Half of all customer deposits at peer-to-peer lender Zopa since the start of the year have come via its Innovative Finance Isa, despite only launching the tax-free accounts in June 2017, This is Money can reveal.
Zopa, which was the first to offer the new style Isa product, said 12,000 customers have opened one of its two Isas, which offer up to 4.6 per cent interest.
Innovative Finance Isas are quickly gaining in popularity, largely due to the comparatively high rates many offer and their peer-to-peer lending ethos.
New Isa: Many innovative finance Isa offers come with high returns – but no FSCS protection
Most offer better returns than cash alternatives, but they come with enhanced risk – they are not Financial Services Compensation Scheme protected.
For savers with a cash Isa, the FSCS offers protection of up to £85,000 per banking licence. This means that if something goes wrong with the bank or building society where you have deposited your money, you will never lose the first £85,000.
Meanwhile for those with a stocks and shares Isa, the first £50,000 is protected, as long as the provider belongs to the scheme.
This scheme is not available for those with savings in an Innovative Finance Isa, which means that savers could lose everything if something goes wrong.
Experts say savers should put not more than 10 per cent of the money set aside for an Isa into this type of account.
An IF Isa contains peer-to-peer loans instead of cash or stocks and shares. Peer-to-peer, in a nutshell, matches investors wanting to lend with borrowers, mainly businesses or individuals.
There are a number of companies offering these type of Isa and the pace is gathering.
For example, last month, Stelios Haji-Ioannou’s easyGroup launched an easyMoney Isa that aims to deliver 4.05 per cent a year and today, it has launched a second version offering 7.28 per cent. Cash is put into short-term loans to property investors.
Some of the Innovate Isas that have sprung up are offering even higher returns of up to 15 per cent.
They range from property, green projects and even TV and film projects.
As with all investments, it is imperative you do your research and remember that cash is at risk.
Just because it is an Isa wrapper doesn’t mean you get any extra protection.
Zopa – the longest established peer-to-peer firm – says that investments into one of its Isas functions the same way as any non-Isa investment does now.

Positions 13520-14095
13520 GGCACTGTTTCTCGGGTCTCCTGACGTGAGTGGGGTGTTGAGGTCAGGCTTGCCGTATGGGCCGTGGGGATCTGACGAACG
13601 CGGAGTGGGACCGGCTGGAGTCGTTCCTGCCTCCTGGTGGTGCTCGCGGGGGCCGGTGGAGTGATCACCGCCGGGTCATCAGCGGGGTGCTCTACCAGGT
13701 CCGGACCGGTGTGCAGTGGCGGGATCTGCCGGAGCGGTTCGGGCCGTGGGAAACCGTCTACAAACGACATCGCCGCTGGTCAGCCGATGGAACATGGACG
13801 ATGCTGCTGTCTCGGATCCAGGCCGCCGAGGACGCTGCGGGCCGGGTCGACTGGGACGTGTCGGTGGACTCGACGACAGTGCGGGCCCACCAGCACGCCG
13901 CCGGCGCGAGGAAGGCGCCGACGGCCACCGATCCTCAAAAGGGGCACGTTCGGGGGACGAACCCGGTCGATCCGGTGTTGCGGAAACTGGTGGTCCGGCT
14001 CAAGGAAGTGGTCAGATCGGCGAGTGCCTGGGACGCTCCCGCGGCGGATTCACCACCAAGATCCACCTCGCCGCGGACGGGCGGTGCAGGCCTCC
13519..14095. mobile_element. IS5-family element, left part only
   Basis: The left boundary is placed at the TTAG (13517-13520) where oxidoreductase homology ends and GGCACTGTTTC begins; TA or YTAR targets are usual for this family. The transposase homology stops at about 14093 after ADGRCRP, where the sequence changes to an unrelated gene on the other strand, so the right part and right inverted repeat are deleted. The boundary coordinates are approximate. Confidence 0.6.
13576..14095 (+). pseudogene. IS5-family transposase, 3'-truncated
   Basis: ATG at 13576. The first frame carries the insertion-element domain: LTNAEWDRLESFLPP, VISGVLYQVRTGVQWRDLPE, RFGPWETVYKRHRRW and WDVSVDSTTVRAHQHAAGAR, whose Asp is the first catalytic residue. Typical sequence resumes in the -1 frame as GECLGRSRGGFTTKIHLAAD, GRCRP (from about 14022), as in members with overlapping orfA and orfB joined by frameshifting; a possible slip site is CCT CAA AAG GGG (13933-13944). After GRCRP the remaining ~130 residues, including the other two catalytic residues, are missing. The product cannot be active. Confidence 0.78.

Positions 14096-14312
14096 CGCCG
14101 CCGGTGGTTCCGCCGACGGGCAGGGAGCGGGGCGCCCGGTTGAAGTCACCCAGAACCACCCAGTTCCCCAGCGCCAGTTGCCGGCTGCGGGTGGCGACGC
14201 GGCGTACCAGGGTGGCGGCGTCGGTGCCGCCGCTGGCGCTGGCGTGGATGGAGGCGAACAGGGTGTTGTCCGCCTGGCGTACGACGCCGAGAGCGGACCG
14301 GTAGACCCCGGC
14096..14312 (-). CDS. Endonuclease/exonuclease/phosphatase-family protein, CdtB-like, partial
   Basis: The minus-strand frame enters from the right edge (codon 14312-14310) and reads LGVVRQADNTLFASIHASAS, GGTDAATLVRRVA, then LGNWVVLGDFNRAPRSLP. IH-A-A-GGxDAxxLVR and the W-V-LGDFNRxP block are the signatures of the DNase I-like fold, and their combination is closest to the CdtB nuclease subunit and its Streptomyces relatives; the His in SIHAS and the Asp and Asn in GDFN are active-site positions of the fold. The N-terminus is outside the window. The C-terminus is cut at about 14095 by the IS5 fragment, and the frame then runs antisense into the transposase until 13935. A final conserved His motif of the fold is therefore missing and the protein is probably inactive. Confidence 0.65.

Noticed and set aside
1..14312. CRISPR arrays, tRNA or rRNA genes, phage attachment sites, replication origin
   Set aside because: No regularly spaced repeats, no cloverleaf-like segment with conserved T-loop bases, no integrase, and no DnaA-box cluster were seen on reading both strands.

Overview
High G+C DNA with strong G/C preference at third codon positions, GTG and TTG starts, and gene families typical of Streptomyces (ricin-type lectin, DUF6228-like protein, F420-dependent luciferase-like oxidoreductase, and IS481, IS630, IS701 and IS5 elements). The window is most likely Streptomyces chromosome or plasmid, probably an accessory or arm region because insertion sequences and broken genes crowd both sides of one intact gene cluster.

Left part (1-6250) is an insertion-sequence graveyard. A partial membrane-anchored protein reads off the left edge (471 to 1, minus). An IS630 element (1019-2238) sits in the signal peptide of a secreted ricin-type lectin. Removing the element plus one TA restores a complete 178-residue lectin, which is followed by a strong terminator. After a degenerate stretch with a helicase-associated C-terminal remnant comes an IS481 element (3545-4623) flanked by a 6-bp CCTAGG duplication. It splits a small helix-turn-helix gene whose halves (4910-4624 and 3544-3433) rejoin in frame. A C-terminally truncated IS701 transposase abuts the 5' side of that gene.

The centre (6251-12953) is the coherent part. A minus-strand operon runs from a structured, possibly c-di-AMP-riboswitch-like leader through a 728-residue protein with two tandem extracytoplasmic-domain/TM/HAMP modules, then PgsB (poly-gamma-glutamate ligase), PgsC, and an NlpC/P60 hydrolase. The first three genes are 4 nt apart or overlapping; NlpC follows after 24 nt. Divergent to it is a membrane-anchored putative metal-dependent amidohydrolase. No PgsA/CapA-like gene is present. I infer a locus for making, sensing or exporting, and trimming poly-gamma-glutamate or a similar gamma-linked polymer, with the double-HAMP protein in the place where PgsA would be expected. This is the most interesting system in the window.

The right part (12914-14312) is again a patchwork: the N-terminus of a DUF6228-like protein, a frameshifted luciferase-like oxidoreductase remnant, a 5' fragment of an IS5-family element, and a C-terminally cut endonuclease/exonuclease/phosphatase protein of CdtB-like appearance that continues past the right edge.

Money is invested into the same personal loans to the same types of borrowers in an Isa product as with the non-Isa equivalent. The difference is simply ring-fencing the returns from the taxman.
Competitor RateSetter launched its Isa offering last month, which advertises ‘average’ interest rates of three to six per cent depending on what a saver picks.
FundingCircle, which lends to businesses, also offers two Isas paying between a projected 4.8 and 7.2 per cent, depending on risk appetite.
The Zopa offering accepts transfers in and is also a flexible Isa, meaning money can be withdrawn and replaced in the same tax year.
However, thanks to its popularity, it currently has a waiting list to open an account – although it says you could start investing in two weeks, which would now mean for the 2018/19 financial year.
Andrew Lawson, chief product officer at Zopa, says: ‘With Isa season fast approaching, it can be tough to know which one to choose – not every Isa will suit your long-term goals or appetite for risk.
‘We’ve always believed that by offering retail investors a well-diversified portfolio of low risk loans, we can provide them with a reasonably predictable, stable, and attractive return on their investment.’
It is worth pointing out that you can only contribute your annual allowance to one IF Isa per tax year.
However, you may transfer any historic Isa balances to multiple IF Iisas.
Your historic balances can only be moved via the Isa transfer process. If you simply withdraw funds or close an existing Isa, you may lose its Isa-wrapped status.
Zopa says that the average return on £20,000 with a typical easy-access cash Isa is £148 compared to £920 with its Zopa Isa Plus, which offers 4.6 per cent.
Its Zopa Isa Core offers four per cent, meaning £800 interest.
However, as previously pointed out, money in innovative finance Isas is not protected by the FSCS and interest rates are not always guaranteed.
Not all IF Isas are the same – with some you are taking on considerably more risk than others. Riskier investments tend to offer the highest interest rates as an incentive to investors, but this is not always the case.
The HMRC approve IF Isas, according to the Financial Conduct Authority.
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